The Perils of Divorced Parents who Date

The Perils of Divorced Parents who Date

The Perils of Divorced Parents who Date

It can get a little weird for your kids when you're the one asking for dating advice.

By Jennifer Powell-Lunder, Psy.D. for

“I know technically I’m an adult,” the 19-year-old girl tells me, “but my dad keeps ogling my friends, and my mom asked my boyfriend if he knows someone for her. I mean, really?”

I have to admit I am slightly taken aback by her comments. My own experiences with both of her parents over the years have been great. They are loving, caring and supportive people who have always put the needs of their child first, at least when she was a child.

We live in an era when divorce is not uncommon. According to government statistics, the rate has been holding steady over the last few decades at around 40% for first marriages and 60% for second. While the majority of marriages fail within the first five years, there is an inordinate number of middle age couples divorcing. A large proportion of these couples have children in their teenage years and above.

Interestingly, but perhaps not surprisingly, research confirms that the divorce rate for individuals 50 and older reflects the greatest increase among any age group. A large proportion of these individuals are reportedly empty nesters.

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In the meantime, the media is filled with pictures of mixed-age couples. Although the relationship has ended, Ashton and Demi dominated the celeb social scene for years. Michael Douglas and Catherine Zeta-Jones are another power couple, and Alec Baldwin who at age 54 married 28-year-old yoga instructor Hilaria Thomas are now expecting a baby.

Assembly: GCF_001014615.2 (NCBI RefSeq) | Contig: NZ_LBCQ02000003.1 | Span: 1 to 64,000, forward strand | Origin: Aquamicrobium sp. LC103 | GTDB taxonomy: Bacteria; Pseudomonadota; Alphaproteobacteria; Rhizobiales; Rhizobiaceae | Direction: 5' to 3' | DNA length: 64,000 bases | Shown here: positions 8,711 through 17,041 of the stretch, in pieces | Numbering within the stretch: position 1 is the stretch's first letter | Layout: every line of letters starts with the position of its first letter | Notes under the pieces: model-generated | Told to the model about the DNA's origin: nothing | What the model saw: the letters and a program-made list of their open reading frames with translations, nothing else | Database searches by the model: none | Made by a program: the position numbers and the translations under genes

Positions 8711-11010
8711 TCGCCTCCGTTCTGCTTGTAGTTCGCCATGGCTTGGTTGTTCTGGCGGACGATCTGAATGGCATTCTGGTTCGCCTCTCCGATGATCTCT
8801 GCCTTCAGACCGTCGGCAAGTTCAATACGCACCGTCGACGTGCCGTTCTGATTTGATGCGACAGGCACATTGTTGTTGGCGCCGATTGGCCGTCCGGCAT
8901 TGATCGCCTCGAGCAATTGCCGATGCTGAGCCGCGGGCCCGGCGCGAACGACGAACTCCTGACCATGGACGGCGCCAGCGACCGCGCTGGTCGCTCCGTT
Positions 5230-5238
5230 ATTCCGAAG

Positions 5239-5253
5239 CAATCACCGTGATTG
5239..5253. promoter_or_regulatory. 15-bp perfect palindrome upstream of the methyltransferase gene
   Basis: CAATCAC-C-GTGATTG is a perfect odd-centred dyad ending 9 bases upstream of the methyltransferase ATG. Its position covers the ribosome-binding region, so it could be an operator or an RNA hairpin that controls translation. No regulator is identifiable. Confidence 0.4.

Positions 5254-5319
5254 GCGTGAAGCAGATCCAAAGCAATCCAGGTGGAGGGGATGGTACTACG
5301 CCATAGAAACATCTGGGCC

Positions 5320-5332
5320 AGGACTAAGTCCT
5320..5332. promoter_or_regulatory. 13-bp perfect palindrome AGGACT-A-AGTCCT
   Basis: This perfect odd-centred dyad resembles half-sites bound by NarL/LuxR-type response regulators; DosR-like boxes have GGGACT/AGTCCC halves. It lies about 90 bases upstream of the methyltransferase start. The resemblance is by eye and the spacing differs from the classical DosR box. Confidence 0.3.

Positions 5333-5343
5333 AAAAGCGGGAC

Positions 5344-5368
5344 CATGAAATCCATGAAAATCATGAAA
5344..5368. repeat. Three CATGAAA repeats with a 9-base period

While it may currently be commonplace to date younger individuals in Hollywood, most of us aren’t celebrities. You can date younger, of course, but if you are a parent, you have to realize that your kids would certainly appreciate you being discreet, to put it mildly .

So PARENTS, here a few things to remember when it comes to dating:

1. Your children are not matchmakers, nor do they want to be put in that role. While on occasion an adult child may find a suitable someone for her mom or dad, I can assure you this is the exception, NOT the rule.

2. No matter how old the age of your child, you are his parent, NOT his friend. Yes, it is true that the older your kids get, the less they rely on you but at all ages children turn to their parents for guidance and support. There may indeed come a time when the role reverses, and your child is charged with caring for you, but hopefully that time is many years away.

3. Your young adult or teenage child needs you more than you may think or that she will acknowledge. The teen and early adult years represent the years of exploration and growth. Kids at these ages are typically trying to secure their identities. In her search to “find” herself she looks to role models to help her find her way. As her parent you play a pivotal albeit distant role. The values and ethics you have instilled in her over the years become paramount as she engages in the search for self. While she may be capable of functioning completely independently, she still needs your guidance and support. Asking her for dating advice at this point is not the kind of conversation she either needs or wants to have.

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To ‘children’ of divorce of all ages: